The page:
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West Country (E)

New 'planetarium' will take visitors back in time

One of the country's most important Roman sites is being brought to life, a hundred and fifty years after it was first discovered. Visitors to Chedworth Roman Villa in Gloucestershire, are getting the chance to experience it with a planetarium-style projection. The "discovery dome" has been developed by a student from the University of Bath.

John Tredinnick a researcher at the University says visitors will be taken back in time during the tour:

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Two crabs discovered in lift in Birmingham

The crabs that were discovered in the lift
The crabs that were discovered in the lift Credit: BPM Media (Midlands)

Two crabs have been discovered in a tower block lift in Birmingham.

The were recently found by a woman and were put into a plastic box, where they were then taken to the National Sea Life Centre for a new home.

It is believed someone may have brought them back from a trip to the seaside.

The crabs have been taken to the National Sea Life Centre
The crabs have been taken to the National Sea Life Centre Credit: BPM Media (Midlands)

If you go crab fishing or come across any other sea creatures on your travels, please don’t bring them home with you – they are very sensitive creatures and need to be kept at a certain temperature with a good supply of sea water or they won’t survive.

– Centre curator James Robson

Both crabs are now being cared for by experts and will be introduced to the British shore line exhibition.

Poll shows people would like a beer with Robbie Williams

Robbie Williams is from Stoke-on-Trent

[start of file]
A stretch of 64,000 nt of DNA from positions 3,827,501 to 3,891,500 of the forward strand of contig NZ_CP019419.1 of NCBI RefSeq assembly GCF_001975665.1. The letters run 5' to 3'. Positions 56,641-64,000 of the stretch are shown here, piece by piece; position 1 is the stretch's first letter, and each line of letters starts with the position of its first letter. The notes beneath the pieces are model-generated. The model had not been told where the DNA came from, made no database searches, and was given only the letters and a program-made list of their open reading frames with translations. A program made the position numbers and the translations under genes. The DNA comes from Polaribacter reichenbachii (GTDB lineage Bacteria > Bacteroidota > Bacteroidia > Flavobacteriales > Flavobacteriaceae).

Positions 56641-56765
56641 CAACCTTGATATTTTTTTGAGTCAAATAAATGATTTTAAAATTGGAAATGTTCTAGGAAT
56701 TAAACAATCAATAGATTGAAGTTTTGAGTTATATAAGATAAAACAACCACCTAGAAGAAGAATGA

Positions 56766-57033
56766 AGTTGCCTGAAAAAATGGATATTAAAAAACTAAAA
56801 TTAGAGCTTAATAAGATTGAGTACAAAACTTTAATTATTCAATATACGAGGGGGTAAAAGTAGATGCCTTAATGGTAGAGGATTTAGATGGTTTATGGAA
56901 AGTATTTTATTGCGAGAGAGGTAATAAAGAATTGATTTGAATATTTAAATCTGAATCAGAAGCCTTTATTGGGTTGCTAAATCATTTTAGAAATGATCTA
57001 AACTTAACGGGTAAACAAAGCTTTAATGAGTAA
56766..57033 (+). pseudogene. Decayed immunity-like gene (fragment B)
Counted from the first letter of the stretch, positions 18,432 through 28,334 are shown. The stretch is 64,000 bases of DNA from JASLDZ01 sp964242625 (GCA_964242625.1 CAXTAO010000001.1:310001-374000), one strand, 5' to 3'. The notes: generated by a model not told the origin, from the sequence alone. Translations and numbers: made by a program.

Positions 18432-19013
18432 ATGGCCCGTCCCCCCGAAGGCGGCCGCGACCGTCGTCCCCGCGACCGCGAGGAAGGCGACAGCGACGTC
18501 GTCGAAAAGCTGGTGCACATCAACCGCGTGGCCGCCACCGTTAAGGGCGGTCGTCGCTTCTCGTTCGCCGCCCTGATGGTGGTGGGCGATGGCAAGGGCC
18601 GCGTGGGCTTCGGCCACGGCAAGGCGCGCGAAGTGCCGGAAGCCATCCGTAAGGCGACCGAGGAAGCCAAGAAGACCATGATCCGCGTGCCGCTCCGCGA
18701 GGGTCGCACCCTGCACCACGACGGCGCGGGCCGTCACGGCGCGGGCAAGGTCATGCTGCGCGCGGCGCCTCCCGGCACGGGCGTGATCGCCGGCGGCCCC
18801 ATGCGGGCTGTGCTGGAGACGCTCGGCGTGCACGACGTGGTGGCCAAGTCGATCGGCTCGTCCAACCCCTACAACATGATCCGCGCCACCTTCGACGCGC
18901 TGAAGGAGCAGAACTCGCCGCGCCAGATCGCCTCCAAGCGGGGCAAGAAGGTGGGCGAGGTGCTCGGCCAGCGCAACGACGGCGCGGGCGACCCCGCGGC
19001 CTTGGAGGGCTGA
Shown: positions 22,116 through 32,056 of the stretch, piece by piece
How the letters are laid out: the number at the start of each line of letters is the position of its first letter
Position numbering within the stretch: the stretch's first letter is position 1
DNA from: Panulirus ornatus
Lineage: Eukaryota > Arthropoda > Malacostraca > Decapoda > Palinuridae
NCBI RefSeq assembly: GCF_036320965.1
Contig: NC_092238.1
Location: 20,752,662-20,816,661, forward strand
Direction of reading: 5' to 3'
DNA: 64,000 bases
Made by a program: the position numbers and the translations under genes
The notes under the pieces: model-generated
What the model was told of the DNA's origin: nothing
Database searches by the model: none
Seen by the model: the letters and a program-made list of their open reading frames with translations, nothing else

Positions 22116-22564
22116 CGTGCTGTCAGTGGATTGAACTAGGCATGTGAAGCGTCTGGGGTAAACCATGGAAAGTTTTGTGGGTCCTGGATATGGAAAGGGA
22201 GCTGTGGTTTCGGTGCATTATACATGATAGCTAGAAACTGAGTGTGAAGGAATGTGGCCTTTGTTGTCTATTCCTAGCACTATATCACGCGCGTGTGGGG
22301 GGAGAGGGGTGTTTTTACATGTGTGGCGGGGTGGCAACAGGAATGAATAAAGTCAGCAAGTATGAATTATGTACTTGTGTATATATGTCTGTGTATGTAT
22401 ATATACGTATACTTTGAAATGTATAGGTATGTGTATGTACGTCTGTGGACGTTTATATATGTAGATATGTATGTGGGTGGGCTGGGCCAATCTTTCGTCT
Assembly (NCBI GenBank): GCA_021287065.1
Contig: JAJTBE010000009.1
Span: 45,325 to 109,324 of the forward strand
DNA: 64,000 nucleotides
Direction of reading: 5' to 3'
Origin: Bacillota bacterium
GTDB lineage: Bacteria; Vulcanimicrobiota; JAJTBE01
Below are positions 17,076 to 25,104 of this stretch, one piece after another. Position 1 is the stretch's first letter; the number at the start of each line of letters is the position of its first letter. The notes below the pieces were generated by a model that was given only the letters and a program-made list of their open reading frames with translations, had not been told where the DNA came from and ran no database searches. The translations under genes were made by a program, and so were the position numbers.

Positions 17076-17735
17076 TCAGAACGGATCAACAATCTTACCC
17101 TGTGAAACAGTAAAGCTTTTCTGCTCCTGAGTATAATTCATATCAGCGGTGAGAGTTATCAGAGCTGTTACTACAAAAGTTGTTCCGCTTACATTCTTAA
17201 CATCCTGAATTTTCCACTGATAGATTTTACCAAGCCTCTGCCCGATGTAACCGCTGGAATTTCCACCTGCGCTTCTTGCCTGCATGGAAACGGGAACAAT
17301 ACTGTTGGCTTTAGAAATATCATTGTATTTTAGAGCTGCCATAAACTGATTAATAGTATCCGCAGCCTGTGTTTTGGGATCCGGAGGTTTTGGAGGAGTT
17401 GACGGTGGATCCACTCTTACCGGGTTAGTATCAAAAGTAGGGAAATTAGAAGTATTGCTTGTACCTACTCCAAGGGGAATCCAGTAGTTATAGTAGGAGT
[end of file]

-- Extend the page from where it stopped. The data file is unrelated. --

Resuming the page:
Robbie Williams is from Stoke-on-Trent Credit: Pedro Rocha/Global Imagens/Atlantico Press/Atlantico/Press Association Images

Robbie Williams, from Stoke-on-Trent, has been named in a list of pop and rock stars people would most want to have a pint of beer with.

A survey of almost 700 adults showed that Sir Tom Jones was the most popular companion people would like to have a drink with.

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'Number 10 Downing Street' could be yours for £40,000

Number 10 Downing Street has gone up for auction - in Nottinghamshire.

The Sutton-In-Ashfield property, which bears little resemblance to its famous namesake, has a guide price of £40,000.

The Number 10 Downing Street for sale in Nottinghamshire and its famous namesake.
The Number 10 Downing Street for sale in Nottinghamshire and its famous namesake. Credit: SWNS

The Zoopla listing for the end terrace house calls it an "ideal opportunity for the investor."

The three-floor, double bedroom home goes up for auction on 4 September.

Park rangers baffled by mystery appearance of carrots

A ranger spots one of the piles of carrots
A ranger spots one of the piles of carrots Credit: Severn Trent Water

Rangers at Draycote Water park near Rugby in Warwickshire say they are baffled by the mystery appearance of piles of carrots.

The mounds have been left in random places at the Severn Trent Water visitor attraction on a number of occasions.

Piles were found on:

  • 31 March
  • 12 May
  • 16 July
  • 25 July
  • 1 August

They are appealing for help to find out who is leaving them at the park, and why...

We’re really puzzled by this one...

They don’t get eaten by wild animals like rabbits; they simply remain in little piles, so we’re picking them up.

At first we thought it was just a one off, but then more kept arriving. So we’ve been taking them to Ollie’s Yard, a sanctuary for horses and ponies, nearby.

We’d like them to be used by a good cause, but we’re also keen to understand why they’re being left at Draycote Water.

– Thomas Crawford, Draycote ranger
The carrots are being given to a nearby horse sanctuary
The carrots are being given to a nearby horse sanctuary Credit: Severn Trent Water

Rangers are asking anyone who might know why the carrots are being left at Draycote to tweet them.

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Touchscreen tortoises studied by Lincoln academic

Tortoises have been the subject of a study led by a University of Lincoln academic.

The reptiles were monitored to test their navigational skills and managed to work out how to win a strawberry by pressing the screen.

A red triangle on the screen was followed by two blue circles. The tortoises were trained to press either the left or right circle to get a strawberry.

Dr Anna Wilkinson found that when food was given to the tortoises in two blue bowls, similar to the circles, the tortoises went for the food on the same side as the circle they were trained to press.

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